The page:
Newspaper framing of fatal motor vehicle crashes in four Midwestern cities in the United States, 1999-2000. (33/201)

OBJECTIVE: To examine the public health messages conveyed by newspaper coverage of fatal motor vehicle crashes and determine the extent to which press coverage accurately reflects real risks and crash trends. METHODS: Crash details were extracted from two years of newspaper coverage of fatal crashes in four Midwestern cities in the United States. Details and causal factors identified by reporters were compared to data from the National Highway Traffic Safety Administration's Fatality Analysis Reporting System (FARS) using odds ratios and two tailed z tests. RESULTS: Papers covered 278 fatal crashes over the two year period, in contrast to 846 fatal crashes documented in FARS. Papers assigned blame in 90% of crashes covered, under-reported restraint use and driver's risk of death, failed to reflect the protective value of restraints, and misrepresented the roles played by alcohol and teen drivers. CONCLUSION: Newspaper coverage did not accurately reflect real risk. Papers presented fatal crashes as dramas with a victim/villain storyline; in keeping with this narrative strategy, papers were most likely to cover stories where a driver survived to take the blame. By highlighting crashes that diverge from the norm, focusing on the assignment of blame to a single party, and failing to convey the message that preventive practices like seatbelt use increase odds for survival, newspapers removed crashes from a public health context and positioned them as individual issues. Public health practitioners can work with media outlets in their areas to draw attention to misrepresentations and change the way these stories are framed.  (+info)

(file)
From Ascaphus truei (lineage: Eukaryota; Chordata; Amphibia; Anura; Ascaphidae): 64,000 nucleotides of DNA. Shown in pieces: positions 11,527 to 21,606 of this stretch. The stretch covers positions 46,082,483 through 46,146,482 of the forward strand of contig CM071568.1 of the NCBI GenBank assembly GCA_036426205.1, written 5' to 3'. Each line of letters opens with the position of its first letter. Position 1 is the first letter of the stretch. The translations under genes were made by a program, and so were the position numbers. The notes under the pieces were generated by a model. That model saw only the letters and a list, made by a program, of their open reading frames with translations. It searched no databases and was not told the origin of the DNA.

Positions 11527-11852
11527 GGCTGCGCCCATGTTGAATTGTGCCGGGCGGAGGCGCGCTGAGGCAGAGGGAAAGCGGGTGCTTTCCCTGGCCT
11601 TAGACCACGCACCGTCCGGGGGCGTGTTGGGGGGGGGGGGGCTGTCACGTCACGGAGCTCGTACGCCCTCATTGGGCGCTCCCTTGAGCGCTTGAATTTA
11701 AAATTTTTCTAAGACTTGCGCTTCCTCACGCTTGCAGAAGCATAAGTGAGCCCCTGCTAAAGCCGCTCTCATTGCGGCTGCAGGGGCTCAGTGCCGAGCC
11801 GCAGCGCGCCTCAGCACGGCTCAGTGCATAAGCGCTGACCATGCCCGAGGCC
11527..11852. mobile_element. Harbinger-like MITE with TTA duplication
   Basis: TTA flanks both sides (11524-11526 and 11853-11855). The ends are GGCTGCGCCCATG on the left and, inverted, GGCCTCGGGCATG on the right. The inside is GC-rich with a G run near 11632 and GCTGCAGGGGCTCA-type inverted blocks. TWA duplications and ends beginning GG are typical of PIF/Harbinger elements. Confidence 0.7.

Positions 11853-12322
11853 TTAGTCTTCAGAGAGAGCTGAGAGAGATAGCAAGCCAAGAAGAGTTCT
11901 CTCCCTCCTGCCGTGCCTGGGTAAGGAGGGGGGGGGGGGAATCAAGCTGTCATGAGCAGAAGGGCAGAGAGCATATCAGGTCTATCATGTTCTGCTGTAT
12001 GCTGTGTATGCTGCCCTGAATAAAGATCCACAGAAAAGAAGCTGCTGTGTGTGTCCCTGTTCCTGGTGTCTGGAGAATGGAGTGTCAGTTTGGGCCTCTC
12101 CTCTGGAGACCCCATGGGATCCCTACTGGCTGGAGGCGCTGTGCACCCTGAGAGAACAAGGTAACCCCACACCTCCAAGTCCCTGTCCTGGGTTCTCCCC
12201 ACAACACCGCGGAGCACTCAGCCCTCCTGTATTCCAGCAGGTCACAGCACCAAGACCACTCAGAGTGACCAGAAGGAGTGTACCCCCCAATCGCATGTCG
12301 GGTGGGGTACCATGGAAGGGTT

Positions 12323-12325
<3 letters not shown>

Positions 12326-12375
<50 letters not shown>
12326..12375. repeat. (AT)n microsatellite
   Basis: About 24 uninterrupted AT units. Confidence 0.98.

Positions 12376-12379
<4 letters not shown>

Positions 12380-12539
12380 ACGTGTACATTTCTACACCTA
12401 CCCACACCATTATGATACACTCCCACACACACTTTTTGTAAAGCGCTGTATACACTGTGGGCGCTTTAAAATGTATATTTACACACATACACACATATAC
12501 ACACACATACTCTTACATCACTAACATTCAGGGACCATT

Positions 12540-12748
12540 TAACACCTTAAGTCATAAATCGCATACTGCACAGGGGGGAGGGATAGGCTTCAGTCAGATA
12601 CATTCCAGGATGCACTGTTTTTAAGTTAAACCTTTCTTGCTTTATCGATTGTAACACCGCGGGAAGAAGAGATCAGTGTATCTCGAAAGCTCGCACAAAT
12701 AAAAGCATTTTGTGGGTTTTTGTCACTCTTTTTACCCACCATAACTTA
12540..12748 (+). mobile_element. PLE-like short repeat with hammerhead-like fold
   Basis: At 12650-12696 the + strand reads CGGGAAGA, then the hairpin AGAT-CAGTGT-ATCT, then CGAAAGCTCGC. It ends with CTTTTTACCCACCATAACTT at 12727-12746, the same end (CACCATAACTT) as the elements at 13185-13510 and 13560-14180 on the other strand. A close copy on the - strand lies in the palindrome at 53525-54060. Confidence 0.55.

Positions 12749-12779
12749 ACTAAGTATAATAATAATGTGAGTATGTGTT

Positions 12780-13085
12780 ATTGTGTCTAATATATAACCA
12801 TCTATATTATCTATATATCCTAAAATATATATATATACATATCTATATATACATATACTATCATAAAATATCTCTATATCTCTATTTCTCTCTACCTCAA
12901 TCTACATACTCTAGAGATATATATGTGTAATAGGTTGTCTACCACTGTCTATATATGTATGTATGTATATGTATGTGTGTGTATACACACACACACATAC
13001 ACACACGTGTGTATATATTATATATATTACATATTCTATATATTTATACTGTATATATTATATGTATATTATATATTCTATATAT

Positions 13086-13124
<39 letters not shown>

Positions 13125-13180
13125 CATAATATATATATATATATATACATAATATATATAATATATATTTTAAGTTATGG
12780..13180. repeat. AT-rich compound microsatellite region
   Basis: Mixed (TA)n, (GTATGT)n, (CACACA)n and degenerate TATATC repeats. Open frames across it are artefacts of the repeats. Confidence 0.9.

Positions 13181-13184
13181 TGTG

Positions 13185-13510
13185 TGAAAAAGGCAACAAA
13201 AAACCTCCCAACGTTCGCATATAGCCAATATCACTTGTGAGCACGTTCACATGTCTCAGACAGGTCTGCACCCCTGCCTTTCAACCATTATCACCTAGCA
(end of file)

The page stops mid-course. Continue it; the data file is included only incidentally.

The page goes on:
Building a health promotion agenda in local newspapers. (34/201)

This is an analysis of newspaper coverage of breast cancer topics during a community-based health promotion campaign. The 4-year campaign, called the Breast Cancer Screening Campaign (BCSC), was devoted to promoting mammography screening in a Midwestern state. The BCSC included both paid advertising and volunteer-led community interventions that were intended, in part, to increase the flow of information about breast cancer and mammography screening in the local mass media. Findings showed that intervention was positively associated with local newspaper content about breast cancer, but the effects were confined to communities served by weekly newspapers. We discuss the implications of this study for future community-based health promotion campaigns.  (+info)

Print media response to SARS in New Zealand. (35/201)

To examine the media response to severe acute respiratory syndrome, we reviewed New Zealand's major newspaper (261 articles for 3 months). While important accurate health messages were frequently included, some were missed (e.g., hand washing in only 2% of articles). No incorrect information was identified, and health spokespersons were accurately quoted.  (+info)

SARS risk perception, knowledge, precautions, and information sources, the Netherlands. (36/201)

Severe acute respiratory syndrome (SARS)-related risk perceptions, knowledge, precautionary actions, and information sources were studied in the Netherlands during the 2003 SARS outbreak. Although respondents were highly aware of the SARS outbreak, the outbreak did not result in unnecessary precautionary actions or fears.  (+info)

Newspapers: a source for injury surveillance? (37/201)